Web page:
10. A circuit as claimed in claim 8 wherein said resistor means includes a first resistor portion having a fixed resistance and a second resistor portion having a variable resistance, said second resistor portion being connected between said first resistor portion and said third junction.
11. A circuit as claimed in claim 10 characterized by the addition of a third switch means responsive to said relay and interposed between said first switch means and said one branch of the said first parallel circuit.
12. A relay circuit comprising a relay including a winding having two terminals, a thyratron having an anode, a cathode, and a control grid, first and second switch means responsive to said relay, a third switch means, a first series circuit, a second series circuit, and means to apply a bias; said first series circuit having first, second and third junctions and including a first resistor and a capacitor connected together at said third junction, said control grid being also connected to said third junction; said first resistor and said capacitor being connected between said first and second junctions; said second series circuit being connected in parallel with said first series circuit at said first and second junctions and including (1) said first and third switch means connected in parallel, (2) a second resistor serially connected between said parallel switch combination and said thyratron anode, and (3) a parallel combination of said thyratron and said relay, one of said relay winding terminals being connected to the said thyratron anode and the other of said relay winding terminals being connected to the said thyratron cathode; and said means to apply a bias including a third resistor serially connected between said third junction and said second switch means.
13. A circuit as claimed in claim 12 wherein said first series circuit first resistor includes a first resistor portion having a fixed resistance and a second resistor portion having a variable resistance, said second resistor portion being interposed between said first resistor portion and said third junction.
14. A relay circuit comprising a first parallel branch, a second parallel branch, said first and second parallel branches having first and second junctions in common and said first parallel branch having a third junction, and first means for applying a bias; said first parallel branch comprising a first series circuit connected between said first and second junctions and including a first resistor and a capacitor connected to each other at said third junction; said second parallel branch comprising a second series circuit connected between said first and second junctions and including, in series, a second resistor, a first and a second switch means connected in parallel, and a parallel combination, said parallel combination comprising two arms, one arm including a thyratron having an anode, a cathode, and a control grid connected to said third junction, the other of said arms including, in series, a relay having a winding controlling said second switch means, and a second means for applying a bias; and said first means for applying a bias including a third switch means responsive to said relay and a third resistor connected between said third junction and said third switch means.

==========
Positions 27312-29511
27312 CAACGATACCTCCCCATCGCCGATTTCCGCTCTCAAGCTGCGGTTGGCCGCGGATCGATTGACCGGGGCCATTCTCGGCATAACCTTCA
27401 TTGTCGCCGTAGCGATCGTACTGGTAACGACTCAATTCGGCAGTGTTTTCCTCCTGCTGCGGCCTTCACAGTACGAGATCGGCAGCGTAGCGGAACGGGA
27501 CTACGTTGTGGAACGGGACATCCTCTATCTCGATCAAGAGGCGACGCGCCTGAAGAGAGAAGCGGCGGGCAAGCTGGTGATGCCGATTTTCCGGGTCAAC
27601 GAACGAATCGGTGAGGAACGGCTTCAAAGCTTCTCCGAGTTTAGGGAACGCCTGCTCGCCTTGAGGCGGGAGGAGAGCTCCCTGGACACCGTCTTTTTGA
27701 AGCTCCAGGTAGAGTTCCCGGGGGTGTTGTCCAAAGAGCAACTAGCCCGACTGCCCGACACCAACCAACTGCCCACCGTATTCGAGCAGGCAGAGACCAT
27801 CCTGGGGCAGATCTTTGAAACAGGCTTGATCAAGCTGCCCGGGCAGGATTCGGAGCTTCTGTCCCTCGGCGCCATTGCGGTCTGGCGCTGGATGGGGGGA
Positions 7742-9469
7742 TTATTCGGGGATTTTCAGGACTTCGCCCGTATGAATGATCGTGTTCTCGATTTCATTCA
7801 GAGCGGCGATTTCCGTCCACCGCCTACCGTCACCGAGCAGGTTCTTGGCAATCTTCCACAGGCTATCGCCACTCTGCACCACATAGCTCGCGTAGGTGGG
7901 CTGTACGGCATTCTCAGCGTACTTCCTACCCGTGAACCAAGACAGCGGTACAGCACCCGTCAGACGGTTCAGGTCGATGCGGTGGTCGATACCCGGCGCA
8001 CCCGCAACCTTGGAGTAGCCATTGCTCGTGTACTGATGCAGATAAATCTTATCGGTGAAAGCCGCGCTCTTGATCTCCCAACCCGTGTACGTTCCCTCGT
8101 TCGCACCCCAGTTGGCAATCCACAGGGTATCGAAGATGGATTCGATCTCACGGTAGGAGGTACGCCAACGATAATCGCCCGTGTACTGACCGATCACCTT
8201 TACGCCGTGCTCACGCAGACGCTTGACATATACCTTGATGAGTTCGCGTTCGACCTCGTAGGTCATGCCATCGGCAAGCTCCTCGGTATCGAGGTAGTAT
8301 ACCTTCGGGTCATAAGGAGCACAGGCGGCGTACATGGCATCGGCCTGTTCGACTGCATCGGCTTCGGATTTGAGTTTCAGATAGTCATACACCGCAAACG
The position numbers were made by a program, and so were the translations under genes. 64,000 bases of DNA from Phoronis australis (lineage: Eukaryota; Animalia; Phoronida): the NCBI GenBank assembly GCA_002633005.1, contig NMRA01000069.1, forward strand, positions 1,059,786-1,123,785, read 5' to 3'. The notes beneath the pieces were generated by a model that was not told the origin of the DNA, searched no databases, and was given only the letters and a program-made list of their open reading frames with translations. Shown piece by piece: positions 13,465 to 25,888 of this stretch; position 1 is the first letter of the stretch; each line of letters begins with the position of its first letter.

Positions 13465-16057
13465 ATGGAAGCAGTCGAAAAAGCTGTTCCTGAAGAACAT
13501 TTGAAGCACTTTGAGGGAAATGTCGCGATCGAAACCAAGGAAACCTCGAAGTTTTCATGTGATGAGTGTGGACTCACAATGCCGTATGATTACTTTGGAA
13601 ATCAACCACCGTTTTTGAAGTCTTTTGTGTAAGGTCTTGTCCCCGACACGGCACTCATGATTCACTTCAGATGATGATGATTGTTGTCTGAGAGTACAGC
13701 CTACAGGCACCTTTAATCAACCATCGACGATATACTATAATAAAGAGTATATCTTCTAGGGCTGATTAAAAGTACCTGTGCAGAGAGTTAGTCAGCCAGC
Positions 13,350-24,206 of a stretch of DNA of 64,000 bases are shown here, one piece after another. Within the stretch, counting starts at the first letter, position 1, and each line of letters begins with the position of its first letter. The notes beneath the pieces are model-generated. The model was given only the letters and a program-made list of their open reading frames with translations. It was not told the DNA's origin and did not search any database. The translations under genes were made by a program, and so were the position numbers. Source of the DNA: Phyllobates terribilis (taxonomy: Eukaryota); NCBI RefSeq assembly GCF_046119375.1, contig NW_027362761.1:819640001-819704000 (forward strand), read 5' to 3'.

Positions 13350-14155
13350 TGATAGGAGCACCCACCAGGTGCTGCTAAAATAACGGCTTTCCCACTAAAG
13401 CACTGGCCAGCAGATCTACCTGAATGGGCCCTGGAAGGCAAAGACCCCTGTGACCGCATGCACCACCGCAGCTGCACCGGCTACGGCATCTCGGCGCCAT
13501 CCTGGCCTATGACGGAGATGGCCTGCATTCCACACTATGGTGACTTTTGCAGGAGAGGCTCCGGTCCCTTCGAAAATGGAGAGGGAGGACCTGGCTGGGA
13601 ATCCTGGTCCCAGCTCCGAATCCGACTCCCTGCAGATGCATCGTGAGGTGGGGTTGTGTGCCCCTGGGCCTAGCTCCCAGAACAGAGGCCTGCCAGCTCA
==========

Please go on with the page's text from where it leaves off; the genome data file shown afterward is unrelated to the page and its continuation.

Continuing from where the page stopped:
15. A circuit as claimed in claim 14 wherein said first parallel branch first resistor includes a first resistor portion having a fixed resistance and a second resistor portion having a variable resistance, and said second resistor portionbeing interposed between said first resistor portion and said third junction.
16. A relay circuit including a relay having a winding and a thyratron having an anode, a cathode, and a control grid, said relay being connected between said anode and said cathode, a first switch means for connecting said anode to a source of power, a series circuit connected to said cathode, said series circuit comprising a capacitor and a resistor joined at a junction, said control grid being connected to said junction, and a means to apply a bias to said control grid connected at said junction and including a second resistor and a switch means controlled by said relay.
17. A relay circuit comprising a series circuit of a resistor and a capacitor connected at a junction; a thyratron in parallel with said series circuit and having an anode, a control grid connected to said junction, and a cathode; means providing anode to cathode circuits for said thyratron; a relay having a winding with two terminals, one of said relay winding terminals being connected in one of said thyratron anode to cathode circuits; a switch responsive to said relay and having two terminals; means for applying a voltage bias to said thyratron grid including a second resistor connected between said junction and one of said switch terminals; and a second switch connected in one of said anode to cathode circuits.
.No references cited.
US544228A 1955-11-01 1955-11-01 Single action timing circuit Expired - Lifetime US2818532A (en)

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Cited By (8)

* Cited by examiner, † Cited by third party
Publication number Priority date Publication date Assignee Title
US2952800A (en) * 1957-11-07 1960-09-13 Howard D Gulnac Time delay device
US2965815A (en) * 1956-07-11 1960-12-20 Philips Corp Adjustable electronic timing device
US3071712A (en) * 1959-01-15 1963-01-01 Square D Co Control circuit
US3139535A (en) * 1960-04-18 1964-06-30 Nippon Electric Co Variable pulse width circuit
US3289041A (en) * 1963-12-11 1966-11-29 Weyerhaeuser Co Electronic time delay mechanism
US3456179A (en) * 1965-08-03 1969-07-15 Douglas H Joslin Methods and apparatus for controlling dough mixing machines
US3798464A (en) * 1971-09-11 1974-03-19 Philips Corp Electronic timer
US3814950A (en) * 1972-12-08 1974-06-04 W Adams Timing circuit

Non-Patent Citations (1)

* Cited by examiner, † Cited by third party
Title
None *

Cited By (8)

* Cited by examiner, † Cited by third party
Publication number Priority date Publication date Assignee Title
US2965815A (en) * 1956-07-11 1960-12-20 Philips Corp Adjustable electronic timing device
US2952800A (en) * 1957-11-07 1960-09-13 Howard D Gulnac Time delay device
US3071712A (en) * 1959-01-15 1963-01-01 Square D Co Control circuit
US3139535A (en) * 1960-04-18 1964-06-30 Nippon Electric Co Variable pulse width circuit
US3289041A (en) * 1963-12-11 1966-11-29 Weyerhaeuser Co Electronic time delay mechanism
US3456179A (en) * 1965-08-03 1969-07-15 Douglas H Joslin Methods and apparatus for controlling dough mixing machines
US3798464A (en) * 1971-09-11 1974-03-19 Philips Corp Electronic timer
US3814950A (en) * 1972-12-08 1974-06-04 W Adams Timing circuit